hsilicon oil = 13889 W/m2K and hglycerin = 37735 W/m2K). However, the average working fluid temperature
between the surfaces is (in this worst case) slightly above the boiling point of lithium.* Tmean = 1375 oC,
compared to an accepted boiling point of 1342 oC. The Aluminium would remain below its boiling point.
* For a flat surface at 1 atm. See final sections.
Indeed, the degree of boiling can also be estimated from The Critical Heat Flux (which marks the
transition from a nucleate boiling regime to a film boiling regime), which for alkali metals is empirically:
(from UCSD-ENG-107 one of many, many different models of this process)
qcritical / vapour hfg = Kc ( g (liquid vapour) / vapour2) + KNL
where:

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vapour = 0.0116 kg/m3
liquid = 411 kg/m3
hfg (latent heat of evaporation) = 19.6 MJ/kg
(surface tension) = 0.24 N/m
Kc = 0.16
KNL = 1 MW/m2
So, the estimated critical heat flux (qcritical) = 2.15 MW/m2
As (in this worst case) qmax = 0.64 qcritical this puts the (lithium) fluid interface in the nucleate boiling
regime of its pool boiling curve. Normal heat transfer practice involves keeping qmax below qcritical, as in
this case. Lithium is used in this example as its thermofluid properties are more commonly studied.
As pool boiling curves are mostly linear in the nucleate boiling regime, the true T, (i.e. nickel
temperature minus inside face of alumina temperature) is 0.64 T of the T required to maintain the
critical heat flux. These values could be read from a pool boiling curve, the problem being metal boiling
curves are not widely researched, and suitable experimental data (i.e. an empirical pool boiling curve) is
hard to come by. In theory, most light metals should share a roughly similar curve when plotted on a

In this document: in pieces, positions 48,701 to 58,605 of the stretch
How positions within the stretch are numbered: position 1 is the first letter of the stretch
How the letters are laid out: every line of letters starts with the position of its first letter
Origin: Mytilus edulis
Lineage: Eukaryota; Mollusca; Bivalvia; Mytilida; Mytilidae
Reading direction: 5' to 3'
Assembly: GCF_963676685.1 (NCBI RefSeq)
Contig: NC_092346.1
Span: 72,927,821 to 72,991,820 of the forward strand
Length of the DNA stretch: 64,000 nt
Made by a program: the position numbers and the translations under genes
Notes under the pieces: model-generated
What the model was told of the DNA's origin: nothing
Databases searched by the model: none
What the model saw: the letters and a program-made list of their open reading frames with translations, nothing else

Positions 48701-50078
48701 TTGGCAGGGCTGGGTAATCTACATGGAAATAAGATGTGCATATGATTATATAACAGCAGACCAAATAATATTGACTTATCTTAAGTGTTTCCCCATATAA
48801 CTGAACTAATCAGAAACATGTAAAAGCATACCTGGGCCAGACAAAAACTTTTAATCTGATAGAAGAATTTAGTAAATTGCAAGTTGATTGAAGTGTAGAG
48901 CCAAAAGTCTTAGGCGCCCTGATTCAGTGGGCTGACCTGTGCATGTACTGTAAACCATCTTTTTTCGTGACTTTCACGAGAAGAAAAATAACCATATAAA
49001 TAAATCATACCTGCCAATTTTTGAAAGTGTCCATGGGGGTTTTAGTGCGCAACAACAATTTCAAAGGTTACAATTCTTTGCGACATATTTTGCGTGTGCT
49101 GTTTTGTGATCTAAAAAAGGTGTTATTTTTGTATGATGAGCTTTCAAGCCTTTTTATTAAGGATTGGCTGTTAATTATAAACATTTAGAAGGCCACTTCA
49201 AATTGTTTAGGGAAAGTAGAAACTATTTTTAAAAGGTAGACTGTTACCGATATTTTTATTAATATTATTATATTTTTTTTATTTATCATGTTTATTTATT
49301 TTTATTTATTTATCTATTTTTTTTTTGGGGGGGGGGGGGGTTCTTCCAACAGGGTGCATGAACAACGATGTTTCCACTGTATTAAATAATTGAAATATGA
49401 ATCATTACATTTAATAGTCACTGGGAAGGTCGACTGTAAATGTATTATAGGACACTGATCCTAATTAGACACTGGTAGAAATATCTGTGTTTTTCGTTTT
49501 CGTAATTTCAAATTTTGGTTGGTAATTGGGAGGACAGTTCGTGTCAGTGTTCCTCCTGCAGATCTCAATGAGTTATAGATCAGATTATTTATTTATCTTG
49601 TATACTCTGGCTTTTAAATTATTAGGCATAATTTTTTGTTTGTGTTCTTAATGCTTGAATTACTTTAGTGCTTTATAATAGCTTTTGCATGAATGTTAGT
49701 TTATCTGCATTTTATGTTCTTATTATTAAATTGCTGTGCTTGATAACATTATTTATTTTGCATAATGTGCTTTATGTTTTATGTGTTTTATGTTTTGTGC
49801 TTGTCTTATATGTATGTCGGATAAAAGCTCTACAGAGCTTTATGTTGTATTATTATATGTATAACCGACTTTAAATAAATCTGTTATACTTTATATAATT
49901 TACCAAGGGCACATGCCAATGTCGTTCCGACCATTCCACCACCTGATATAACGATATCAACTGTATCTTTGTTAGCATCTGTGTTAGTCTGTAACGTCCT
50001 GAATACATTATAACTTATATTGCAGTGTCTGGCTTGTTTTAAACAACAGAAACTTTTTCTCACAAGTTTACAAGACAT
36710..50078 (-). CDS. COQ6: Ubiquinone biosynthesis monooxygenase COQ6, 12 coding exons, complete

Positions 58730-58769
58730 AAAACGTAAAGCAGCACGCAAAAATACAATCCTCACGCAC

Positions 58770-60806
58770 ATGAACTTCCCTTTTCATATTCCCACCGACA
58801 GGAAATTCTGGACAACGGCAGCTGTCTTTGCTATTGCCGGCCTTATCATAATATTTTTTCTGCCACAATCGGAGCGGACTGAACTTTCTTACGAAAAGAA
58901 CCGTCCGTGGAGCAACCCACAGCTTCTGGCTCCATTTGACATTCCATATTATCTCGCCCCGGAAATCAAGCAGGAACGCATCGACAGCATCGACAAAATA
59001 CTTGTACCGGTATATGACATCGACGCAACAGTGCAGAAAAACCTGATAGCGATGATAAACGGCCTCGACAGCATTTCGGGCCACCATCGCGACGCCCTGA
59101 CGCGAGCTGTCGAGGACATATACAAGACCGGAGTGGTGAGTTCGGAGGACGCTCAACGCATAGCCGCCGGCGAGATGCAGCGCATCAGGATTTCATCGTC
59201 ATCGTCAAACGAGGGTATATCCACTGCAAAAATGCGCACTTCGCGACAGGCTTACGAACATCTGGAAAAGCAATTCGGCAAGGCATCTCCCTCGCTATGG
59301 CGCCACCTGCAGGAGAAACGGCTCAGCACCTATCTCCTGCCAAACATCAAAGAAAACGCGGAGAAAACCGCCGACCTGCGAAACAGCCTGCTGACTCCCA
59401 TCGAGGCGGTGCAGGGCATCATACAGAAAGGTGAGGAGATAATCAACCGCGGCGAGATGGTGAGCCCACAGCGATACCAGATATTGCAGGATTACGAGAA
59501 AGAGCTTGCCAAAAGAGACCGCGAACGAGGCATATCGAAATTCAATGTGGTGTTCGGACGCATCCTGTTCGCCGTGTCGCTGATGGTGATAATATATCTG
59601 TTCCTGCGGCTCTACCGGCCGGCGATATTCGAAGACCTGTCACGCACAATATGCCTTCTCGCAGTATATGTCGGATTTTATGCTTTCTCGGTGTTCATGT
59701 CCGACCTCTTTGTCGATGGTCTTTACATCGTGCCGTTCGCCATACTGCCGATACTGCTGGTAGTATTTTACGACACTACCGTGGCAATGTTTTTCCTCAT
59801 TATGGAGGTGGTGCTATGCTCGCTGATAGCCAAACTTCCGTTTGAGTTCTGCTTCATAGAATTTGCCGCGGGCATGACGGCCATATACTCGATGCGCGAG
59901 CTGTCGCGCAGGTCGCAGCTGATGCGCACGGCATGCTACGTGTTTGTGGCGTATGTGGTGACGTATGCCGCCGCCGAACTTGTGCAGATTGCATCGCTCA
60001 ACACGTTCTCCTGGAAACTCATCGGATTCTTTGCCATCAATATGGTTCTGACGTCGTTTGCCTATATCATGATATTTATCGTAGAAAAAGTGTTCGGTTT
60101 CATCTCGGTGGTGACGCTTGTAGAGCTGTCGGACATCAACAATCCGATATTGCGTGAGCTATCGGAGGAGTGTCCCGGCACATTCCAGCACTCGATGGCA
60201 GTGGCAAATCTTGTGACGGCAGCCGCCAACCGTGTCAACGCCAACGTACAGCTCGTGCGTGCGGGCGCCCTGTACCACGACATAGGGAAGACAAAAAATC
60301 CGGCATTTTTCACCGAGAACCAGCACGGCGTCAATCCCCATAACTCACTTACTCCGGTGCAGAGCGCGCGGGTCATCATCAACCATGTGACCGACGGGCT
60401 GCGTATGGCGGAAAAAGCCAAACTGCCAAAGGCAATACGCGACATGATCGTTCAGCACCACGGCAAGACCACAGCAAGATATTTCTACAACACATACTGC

single graph.
It should also be noted that the radiative portion of energy transfer from fuel to alumina is ignored.
(Very rough calculations suggest it would be somewhere around 130 W). The effect of this would be to
lower the Heat Flux (qmax) required to be transmitted in the manner described above.
A third mode of heat transport is not considered: The boiling point of lithium could sit between the
temperatures of the nickel and alumina internal wall. This allows a phase-transition heat transport
mechanism to occur, not dissimilar to a heat pipe, which can transfer a heat flux of up to 70W/cm2, from a
sintered metal matrix. http://www.1-act.com/heat-pipe-solar-receiver-for-oxygen-production-of-lunar-regolith/

SO WHATS THE TEMPERATURE OF THE NICKEL? WILL IT MELT?

Well, in the example above it is 1455 oC (the melting point of nickel), measured at the nickel interface, in
order to quantize the worst case convective transfer. In reality, temperature of the nickel interface would
be lower, as explained by the 0.64 T term above.
It should be noted however, that the porosity of the fuel could reduce the available heat transfer area,
limiting this effect, although this itself would be cancelled to some degree by the two alternative heat
transfer mechanisms mentioned above.
One could also expect the temperature of the powder to increase, as the distance from the Alumina
interface increases. However, the furthest possible distance a nickel particle can be from the working
fluid is 0.62 mm (Segment depth), and the Coefficient of Thermal Conductivity for the fuel can be
estimated based on a volume weighted ratio (including air and assuming molten lithium is present) giving
kfuel = 38.3 W/mK, meaning the thermal gradient across the fuel depth will be almost negligible.
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I FINALLY MANAGED TO FINISH MY PhD, SO I WAS STARING GORMLESSLY AT A RAGONE
PLOT, AND THE E-CAT HAS 100x THE POWER DENSITY OF TRADITIONAL NUCLEAR FUEL!
OF COURSE THE NICKEL WOULD MELT ITS INSANE TO EVEN THINK OTHERWISE!
DONT YOU KNOW I TAUGHT PHYSICS & SCIENTISM, IN A COLLEGE, FOR TWO YEARS!
(NB: edited for length)

Not really, that mountain air must be getting to you. MOX fuel is a ceramic, meaning it has a low
Coefficient of Thermal Conductivity, of around 4 W/mK at a working temperature of 1500 oC. Also, a
fuel rod typically has a radius (maximum length of conduction) of 5 mm.
Compare that to the E-Cat fuel, (assuming 38.3 W/mK and 0.62 mm) and we can see the values are
different by a factor of 9.5x and 8x respectively. That explains ~50%* of the 100x difference. Add the
fact that there is a (relatively large) gas filled gap** between a MOX fuel pellet and its cladding, versus a
liquid metal interface in the E-Cat, and, that industry regulators mandate safety margins for heat transfer
design, limiting MOX power output, the 100x difference shouldnt seem so strange.
NB: The values of Specific Heat Capacity and Melting Point for MOX and nickel cancel each other out